Upon the decision that the defendant has “no standing,” a Martin man is headed to trial on drug charges.
At a suppression hearing held Thursday morning in Weakley County Circuit Court, Judge William Acree heard testimony relating to confusion on the true residence of the defendant, Peter Graves.
Dating back to an affidavit released on Nov. 8, 2010 and written by Officer Karl Jackson of the Martin Police Department, he, along with Dpt. Mike Simmons; Officer Scott Watkins; Invs. Palmer and Crocker, all of the 27th Drug Task Force, plus Inv. Tommy Erwin and Officer Guy Pryor of the MPD prepared to do a reverse drug transaction on Graves on Nov. 4.
The report showed that Graves had been purchasing marijuana from an informant and on Nov. 4, Graves told the informant that he would purchase half a pound of marijuana from the informant for $550.
According to the affidavit, Graves met the informant at a local convenience store inside its adjoining car wash, paid the $550 and was then arrested for the possession of marijuana for resale.
A search was then conducted at 111 Wagner St. in Martin in accordance with Rule Eight on the Board of Probation and Parole Certification that Graves had signed on March 22, 2010.
Upon conducting the search of the residence, the affidavit reported that a small amount of marijuana (about 16 grams), 26 green Ecstasy pills and four blue Ecstasy pills along with a set of digital scales were found.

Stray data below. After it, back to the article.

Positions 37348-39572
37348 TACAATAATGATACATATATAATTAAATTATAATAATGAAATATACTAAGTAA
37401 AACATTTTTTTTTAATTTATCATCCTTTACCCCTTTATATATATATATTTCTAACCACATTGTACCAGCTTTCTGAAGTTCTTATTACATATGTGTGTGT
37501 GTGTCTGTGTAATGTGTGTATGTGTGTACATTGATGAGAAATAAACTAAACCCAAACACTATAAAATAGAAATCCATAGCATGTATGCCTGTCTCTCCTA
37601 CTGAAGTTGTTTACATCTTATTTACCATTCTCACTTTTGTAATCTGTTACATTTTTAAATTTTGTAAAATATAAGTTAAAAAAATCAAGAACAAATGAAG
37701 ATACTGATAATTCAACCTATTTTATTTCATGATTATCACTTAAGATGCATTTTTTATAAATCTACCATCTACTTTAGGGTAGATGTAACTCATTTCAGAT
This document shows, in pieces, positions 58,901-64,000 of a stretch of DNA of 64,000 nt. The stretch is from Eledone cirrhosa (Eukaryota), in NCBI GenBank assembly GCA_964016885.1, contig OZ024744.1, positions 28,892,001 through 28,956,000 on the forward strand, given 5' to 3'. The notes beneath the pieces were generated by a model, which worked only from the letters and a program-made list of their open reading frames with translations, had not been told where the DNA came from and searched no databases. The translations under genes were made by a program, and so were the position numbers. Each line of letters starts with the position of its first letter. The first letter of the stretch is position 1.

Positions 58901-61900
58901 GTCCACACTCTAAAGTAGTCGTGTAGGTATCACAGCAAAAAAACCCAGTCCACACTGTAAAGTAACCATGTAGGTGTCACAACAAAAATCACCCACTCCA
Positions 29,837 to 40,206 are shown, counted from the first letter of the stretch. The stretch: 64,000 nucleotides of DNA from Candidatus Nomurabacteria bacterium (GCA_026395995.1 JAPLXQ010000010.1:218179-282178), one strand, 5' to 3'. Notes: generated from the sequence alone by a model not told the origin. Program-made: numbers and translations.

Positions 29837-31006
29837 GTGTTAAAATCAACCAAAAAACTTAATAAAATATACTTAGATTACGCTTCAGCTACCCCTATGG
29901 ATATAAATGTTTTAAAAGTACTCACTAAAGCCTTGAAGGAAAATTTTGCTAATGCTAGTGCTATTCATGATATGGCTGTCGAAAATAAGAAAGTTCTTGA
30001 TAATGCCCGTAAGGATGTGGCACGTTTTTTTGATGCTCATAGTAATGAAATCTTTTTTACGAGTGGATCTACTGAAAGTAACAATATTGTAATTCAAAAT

Graves then garnered additional charges of felony possession of Schedule I for resale and possession of Schedule VI for resale.
At the suppression hearing Thursday, Assistant District Attorney Kevin McAlpin and Assistant Public Defender Colin Johnson attempted to clearly identify Graves’ place of residence on the possibility that the house searched, 111 Wagner St., was Graves’ girlfriend’s residence and not Graves’ actual residence.
Probation/Parole officer Kevin Sandefur had once represented Graves.
He recalled Graves’ signing a list of rules that included Rule Eight – a statute specifically giving officers permission to search a residence without a search warrant.
Sandefur maintained that Graves reported having a residence at 490 Haygood Rd., Apt. 13 and when he checked on him on the dates of Aug. 16, Oct. 4 and Nov. 1, he was present at the residence.
Sandefur believed Graves lived at the Haygood Road residence and took care of his brother who has an amputated leg, but still admitted doubt.
Officer Jackson next took the stand and admitted that, as part of the Drug Task Force, he had been involved in the reverse drug transaction and had arrested Graves on Nov. 4.
The officers searched the house at 111 Wagner St. on the basis of Rule Eight, found approximately 11.6 grams of marijuana and 30 tablets of Ecstasy, which, after being sent off to a lab, came back as “no controlled substance.”
The city recorder for the City of Martin, Chris Mathis, reviewed his records of utility bills and found that from July 6, 2010 until December, the meter was listed under Graves’ girlfriend’s name.
As more confusion ensued on whether or not Graves actually lived at the apartment on Haygood Road or with his girlfriend on Wagner Street and no other proof could be offered into evidence, Acree decided, “The State failed to prove the residence, but the defendant has no standing,” and Graves will go to trial on April 25.